FDA Approves Blueprint Medicines and Genentech’s Gavreto for the Treatment of Rare Lung Cancer
September 8, 2020
Rare Daily Staff
The U.S. Food and Drug Administration has approved Gavreto for the treatment of adult patients with metastatic rearranged during transfection (RET) fusion-positive non-small cell lung cancer as detected by an FDA approved test.
The approval is based on data from the phase 1/2 ARROW clinical trial, which showed efficacy for Gavreto in patients with RET fusion-positive NSCLC with or without prior therapy, and regardless of RET fusion partner or central nervous system involvement. RET-fusion positive patients make up 1 to 2 percent of patients with NSCLC.
Gavreto (pralsetinib) is a once-daily oral RET-targeted therapy developed by Blueprint Medicines. It is designed to selectively and potently inhibit RET alterations that drive many cancer types, including approximately 1 to 2 percent of patients with non-small cell lung cancer (NSCLC). Currently, RET is one of seven NSCLC biomarkers that can be targeted with an FDA-approved therapy.
“Patients treated with Gavreto had durable clinical responses, with a subset achieving complete responses characterized by the resolution of all target lesions, an uncommon outcome in metastatic lung cancer,” said Vivek Subbiah, associate professor of Investigational Cancer Therapeutics and center medical director of the Clinical Center for Targeted Therapy at The University of Texas MD Anderson Cancer Center, and an investigator on the ARROW trial. “We observed this activity with or without prior therapy and regardless of RET fusion partner or the presence of brain metastases. This approval represents an important advance with the potential to change standards of care for patients with RET fusion-positive non-small cell lung cancer, who have historically had limited treatment options.”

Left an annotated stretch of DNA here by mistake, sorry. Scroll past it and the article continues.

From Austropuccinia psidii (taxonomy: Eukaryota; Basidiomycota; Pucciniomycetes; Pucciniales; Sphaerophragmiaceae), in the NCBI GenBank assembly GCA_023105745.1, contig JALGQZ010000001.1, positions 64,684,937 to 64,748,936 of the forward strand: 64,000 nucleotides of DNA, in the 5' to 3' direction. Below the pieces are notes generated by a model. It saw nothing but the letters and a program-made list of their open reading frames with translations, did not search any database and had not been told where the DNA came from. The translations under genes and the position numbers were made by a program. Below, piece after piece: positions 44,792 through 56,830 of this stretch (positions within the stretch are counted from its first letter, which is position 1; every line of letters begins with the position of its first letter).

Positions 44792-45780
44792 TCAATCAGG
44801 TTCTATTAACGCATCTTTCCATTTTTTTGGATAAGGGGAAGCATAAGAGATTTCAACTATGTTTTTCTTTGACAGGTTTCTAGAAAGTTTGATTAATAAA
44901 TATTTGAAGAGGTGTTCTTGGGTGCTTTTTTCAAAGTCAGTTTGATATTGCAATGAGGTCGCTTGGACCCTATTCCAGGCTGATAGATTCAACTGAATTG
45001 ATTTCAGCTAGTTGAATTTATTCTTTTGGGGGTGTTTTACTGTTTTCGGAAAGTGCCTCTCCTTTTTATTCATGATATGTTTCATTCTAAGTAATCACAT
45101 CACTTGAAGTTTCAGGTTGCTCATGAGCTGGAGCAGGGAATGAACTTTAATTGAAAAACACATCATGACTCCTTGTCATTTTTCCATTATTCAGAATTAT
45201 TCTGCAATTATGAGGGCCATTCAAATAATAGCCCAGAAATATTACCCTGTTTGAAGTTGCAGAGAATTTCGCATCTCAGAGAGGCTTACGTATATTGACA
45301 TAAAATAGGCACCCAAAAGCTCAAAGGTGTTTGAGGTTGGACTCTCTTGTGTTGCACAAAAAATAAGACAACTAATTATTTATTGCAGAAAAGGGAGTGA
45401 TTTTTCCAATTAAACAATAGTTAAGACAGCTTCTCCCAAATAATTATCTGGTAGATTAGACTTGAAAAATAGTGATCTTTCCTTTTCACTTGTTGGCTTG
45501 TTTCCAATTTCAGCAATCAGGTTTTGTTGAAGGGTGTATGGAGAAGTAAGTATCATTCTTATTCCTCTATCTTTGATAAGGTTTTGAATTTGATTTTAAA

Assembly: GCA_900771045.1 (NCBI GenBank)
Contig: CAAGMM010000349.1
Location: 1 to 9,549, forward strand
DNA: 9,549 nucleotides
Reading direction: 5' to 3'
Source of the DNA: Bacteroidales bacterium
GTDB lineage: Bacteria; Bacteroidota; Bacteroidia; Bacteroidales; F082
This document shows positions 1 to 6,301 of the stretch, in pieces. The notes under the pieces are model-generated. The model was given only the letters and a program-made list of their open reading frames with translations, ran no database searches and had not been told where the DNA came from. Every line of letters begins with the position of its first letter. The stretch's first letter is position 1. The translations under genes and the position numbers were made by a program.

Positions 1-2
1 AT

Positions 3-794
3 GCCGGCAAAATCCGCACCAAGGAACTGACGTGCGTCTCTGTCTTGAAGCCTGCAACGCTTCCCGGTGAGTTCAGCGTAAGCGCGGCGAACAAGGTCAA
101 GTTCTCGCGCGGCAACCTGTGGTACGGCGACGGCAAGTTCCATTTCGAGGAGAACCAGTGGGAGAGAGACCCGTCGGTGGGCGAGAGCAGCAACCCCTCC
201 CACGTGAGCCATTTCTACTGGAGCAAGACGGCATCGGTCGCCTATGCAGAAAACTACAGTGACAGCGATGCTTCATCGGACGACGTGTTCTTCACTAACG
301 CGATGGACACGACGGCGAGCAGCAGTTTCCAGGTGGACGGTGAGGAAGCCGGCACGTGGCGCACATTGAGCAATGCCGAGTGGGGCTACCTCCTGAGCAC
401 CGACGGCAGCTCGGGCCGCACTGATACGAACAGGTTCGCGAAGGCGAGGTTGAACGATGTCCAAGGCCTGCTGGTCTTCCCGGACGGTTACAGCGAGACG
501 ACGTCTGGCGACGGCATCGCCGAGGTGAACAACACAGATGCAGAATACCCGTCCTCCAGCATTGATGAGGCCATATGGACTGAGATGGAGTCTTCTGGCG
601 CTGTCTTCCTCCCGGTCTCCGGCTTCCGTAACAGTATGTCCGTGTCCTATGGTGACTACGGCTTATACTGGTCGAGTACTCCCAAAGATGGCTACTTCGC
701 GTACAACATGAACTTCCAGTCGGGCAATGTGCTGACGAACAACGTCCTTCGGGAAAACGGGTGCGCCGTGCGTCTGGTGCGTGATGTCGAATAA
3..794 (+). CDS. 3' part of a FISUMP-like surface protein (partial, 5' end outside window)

Gavreto was granted accelerated approval by the FDA, and continued approval for this indication may be contingent upon verification and description of clinical benefit in a confirmatory trial. In 87 patients previously treated with platinum-based chemotherapy, the overall response rate was 57 percent with a 5.7 percent complete response rate, and the median duration of response was not estimable.
In 27 treatment-naïve patients who were ineligible for platinum-based chemotherapy per the study protocol, the overall response rate was 70 percent with an 11 percent complete response rate, and the median duration of response was 9.0 months.
Gavreto has warnings and precautions of interstitial lung disease/pneumonitis, hypertension, hepatotoxicity, hemorrhagic events, risk of impaired wound healing and risk of embryo-fetal toxicity.
Biomarker testing for RET is the only way to identify patients with metastatic NSCLC who are candidates for treatment with Gavreto. RET fusions can be identified with available biomarker tests, including next-generation sequencing with tumor tissue or liquid biopsies.
Under Blueprint Medicines’ collaboration with Roche, Blueprint Medicines and Genentech, a member of the Roche Group, will co-commercialize Gavreto in the United States. The companies plan to make Gavreto available in the United States within one week, and are pricing it at monthly cost of $19,250.
Blueprint Medicines is providing a patient support program that offers access and affordability solutions for individuals receiving the drug.
At the same time Blueprint announced pralsetinib’s marketing approval in RET fusion-positive NSCLC, the company said the FDA has accepted its NDA for pralsetinib for the treatment of patients with advanced or metastatic RET-mutant medullary thyroid cancer and RET fusion-positive thyroid cancer.
Photo: Vivek Subbiah, associate professor of Investigational Cancer Therapeutics and center medical director of the Clinical Center for Targeted Therapy at The University of Texas MD Anderson Cancer Center, and an investigator on the ARROW trial
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